An excerpt from “Pssst . . . Wanna buy some clubs?” (E.M. SWIFT) Inside was a TaylorMade wedge. Within minutes a graphics designer at Yarn-Way had downloaded the logo from the TaylorMade shaft onto a computer screen and was making minor design and color alterations to it. He incorporated the word Integra into the logo and then submitted it to Liou for approval. The altered logo would be applied to the graphite shafts Yarn-Way was making for Liou's Integra line. "All you have to do is make a few changes to keep anyone from suing you," Zhu said of equipment that walks the fine line between what's legal and what's not.

Ultimately the point in all of this is that of all Sports activities, Golf is a gentleman's game, it is honor, and it is self-policing. Those involved in this great game should have a certain level of ethics. Not driven only by what is legal, but what is right.

 

 

SOURCES

E.M. SWIFT, DON YAEGER. "Pssst...Wanna buy some clubs?" Sports Illustrated 14 Jul 2003.

 

For those interested, below is the article "Pssst...Wanna buy some clubs?"

Pssst...Wanna Buy Some Clubs 2003.doc

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I have mixed feelings about this. First, I will probably never play clones. My take is that a clone starts out with the intention of LOOKING LIKE the real thing. Whereas the real thing starts out with the intention of doing its job, hitting a golf ball. A clones primary objective is to look like a thing that is designed to hit a golf ball, actually hitting the ball is probably desired, but not the primary objective. When golfing, I prefer that my equipment be designed to PLAY golf.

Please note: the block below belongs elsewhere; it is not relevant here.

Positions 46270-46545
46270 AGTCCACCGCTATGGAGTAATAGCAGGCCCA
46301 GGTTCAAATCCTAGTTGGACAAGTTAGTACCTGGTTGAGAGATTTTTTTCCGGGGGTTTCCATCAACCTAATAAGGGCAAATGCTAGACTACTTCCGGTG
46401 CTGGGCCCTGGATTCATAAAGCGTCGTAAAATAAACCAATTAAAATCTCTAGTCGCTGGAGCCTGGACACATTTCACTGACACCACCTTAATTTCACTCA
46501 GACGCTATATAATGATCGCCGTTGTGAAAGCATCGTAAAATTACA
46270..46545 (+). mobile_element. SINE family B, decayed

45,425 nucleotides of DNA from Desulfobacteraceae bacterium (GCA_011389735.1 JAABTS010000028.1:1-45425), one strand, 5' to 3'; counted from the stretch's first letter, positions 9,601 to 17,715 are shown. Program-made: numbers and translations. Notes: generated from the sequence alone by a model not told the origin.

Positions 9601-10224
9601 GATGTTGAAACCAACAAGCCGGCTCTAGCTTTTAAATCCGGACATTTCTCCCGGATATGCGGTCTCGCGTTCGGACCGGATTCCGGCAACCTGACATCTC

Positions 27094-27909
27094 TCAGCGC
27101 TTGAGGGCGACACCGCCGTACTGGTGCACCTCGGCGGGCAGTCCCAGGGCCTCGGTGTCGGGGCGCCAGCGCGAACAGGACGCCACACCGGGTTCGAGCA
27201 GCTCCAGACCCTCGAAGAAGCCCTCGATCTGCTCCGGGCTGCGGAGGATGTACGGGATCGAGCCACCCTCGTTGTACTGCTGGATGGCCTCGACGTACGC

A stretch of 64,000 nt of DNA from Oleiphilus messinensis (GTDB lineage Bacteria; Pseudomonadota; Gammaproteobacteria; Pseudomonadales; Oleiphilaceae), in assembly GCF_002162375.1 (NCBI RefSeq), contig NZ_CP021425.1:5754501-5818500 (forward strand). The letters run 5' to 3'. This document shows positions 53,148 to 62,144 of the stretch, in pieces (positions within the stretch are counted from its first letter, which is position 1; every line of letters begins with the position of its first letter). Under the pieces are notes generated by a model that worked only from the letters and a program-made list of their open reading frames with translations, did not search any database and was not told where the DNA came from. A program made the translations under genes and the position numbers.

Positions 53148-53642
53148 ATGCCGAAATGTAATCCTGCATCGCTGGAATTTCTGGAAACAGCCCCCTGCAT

However, I disagree a bit with the moral baggage you are trying to foist off on the consumer. First off, I don't think most clone companies are actually trying to trick people. I don't know anyone that thinks a Clone and a Brand are the SAME THING. Now, they might believe they play the same, they might believe its worth a performance loss to save money, but I don't think any of them are unaware of what they are buying. The fact of where clone company clubs are manufactured, whether it be in the same factories as brand name clubs, or the same factories as counterfeit clubs, is imo completely irrelevant to both the clone company and to the consumer. The immorality is not transitive, you can't say that because you know a bad person, you must be one yourself.